The following is an edited transcript of this episode of Humans Outside.
Amy Bushatz: No matter who you are or where you go, heading outside even for a few minutes is always worth it. I’m your host, Amy Bushatz, and here at Humans Outside, we’re using the Humans Outside 365 Challenge to build a life around spending time in nature while hearing from fascinating outdoor minded. As a journalist for 19 years, I’ve let curiosity be my guide.
After my husband’s injuries from military service, we started looking for a better way to live. That’s why we moved sight unseen to Alaska to see if an outdoor focused life was the answer. Since September, 2017, I’ve personally spent at least 20 consecutive minutes outside every single day no matter what to explore how nature can change my life.
Ready to hear from experts and outdoor lovers who make heading into nature just a part of who they are while we work to do the same? Let’s go.
What is happening to your brain, emotions and being when you experience something amazing outside? And why should we find ways to seek or make room for more of these experiences? The feeling I’m talking about can best be described as awe. You might think about finding it when you see something big that puts you in a context with the outdoor world. Think gazing on the Grand Canyon, standing on top of a mountain peak or taking in a huge waterfall.
But the feeling can be found in other moments too, even in simple things like experiencing your child in an incredible moment of their own or watching a bird soar through the sky. Making room for these experiences, chasing them, creating them, or simply allowing them by going outside can have a profound impact on your inside life.
That’s something you’ve probably gotten a taste of as you’ve built your own daily nature habit. It’s something I’ve experienced myself over my 2000 days outside, and it’s something today’s guest wrote about in his new book, Awe: the New Science of Everyday Wonder and How it Can Transform Your.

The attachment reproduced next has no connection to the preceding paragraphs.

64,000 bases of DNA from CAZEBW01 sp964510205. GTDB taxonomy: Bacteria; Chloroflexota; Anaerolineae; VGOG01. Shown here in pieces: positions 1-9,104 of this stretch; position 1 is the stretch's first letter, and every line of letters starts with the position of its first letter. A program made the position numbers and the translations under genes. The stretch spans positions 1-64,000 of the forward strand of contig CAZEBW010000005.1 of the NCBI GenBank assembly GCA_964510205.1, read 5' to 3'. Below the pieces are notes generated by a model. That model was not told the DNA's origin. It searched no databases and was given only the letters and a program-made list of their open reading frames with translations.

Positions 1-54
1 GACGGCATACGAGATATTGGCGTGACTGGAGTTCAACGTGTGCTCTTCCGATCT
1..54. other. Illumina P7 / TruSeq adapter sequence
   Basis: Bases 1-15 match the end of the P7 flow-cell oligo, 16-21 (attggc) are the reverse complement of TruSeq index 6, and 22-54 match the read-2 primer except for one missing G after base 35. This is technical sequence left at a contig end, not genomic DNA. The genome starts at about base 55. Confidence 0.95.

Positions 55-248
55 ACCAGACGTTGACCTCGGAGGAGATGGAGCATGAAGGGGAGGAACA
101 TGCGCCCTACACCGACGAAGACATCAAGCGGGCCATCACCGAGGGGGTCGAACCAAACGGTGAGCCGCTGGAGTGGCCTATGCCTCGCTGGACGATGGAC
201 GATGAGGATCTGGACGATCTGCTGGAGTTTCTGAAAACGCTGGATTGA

Professor, Dr. Dacher Keltner is one of the world’s foremost emotion scientists. He’s a professor of psychology at UC Berkeley, and the director of the Greater Good Science Center. And he was the scientific advisor behind Pixar’s Inside Out, which is one of my absolute favorite movies because of the accessible way, it has helped me a full grown adult understand my own emotions.
Actually, just hearing the theme song cues me up to cry like a baby. So maybe let’s not talk about that very much today.
Dacher is gonna clue us into some of the science of awe, with a view towards why and how we can take practical steps to chase more of it in our own lives. Dacher welcome to Humans Outside.
Dacher Keltner: It, it’s good to be with you, Amy, but I wish we were outside, so.
Amy Bushatz: Well, let’s scene set a little bit because we love to imagine ourselves with our guests in their favorite outdoor space. So if that was true and we were hanging outside with you somewhere that you really love and value, where would we be?
Dacher Keltner: Oh, well, High Sierras, you know, Evolution Valley in the Sierras or on the Berkeley Campus uh we have a couple of streams running through it with redwoods and there are couple of spots there where you can just sit and watch the water, be near the, the redwood trees. So I’m pretty lucky
Amy Bushatz: I grew up near there. It is verifiably beautiful. I’ve seen it. , I, grew up near UCSC. Same idea, right? Just this sort of coastal mountain range that, or coastal forest that is just to die for. So I can easily imagine ourselves with you there. What a lovely spot to hang out.
So can you kick us off by telling us about just a little bit about your background and how you became someone who likes to go outside and spend time with streams in redwoods?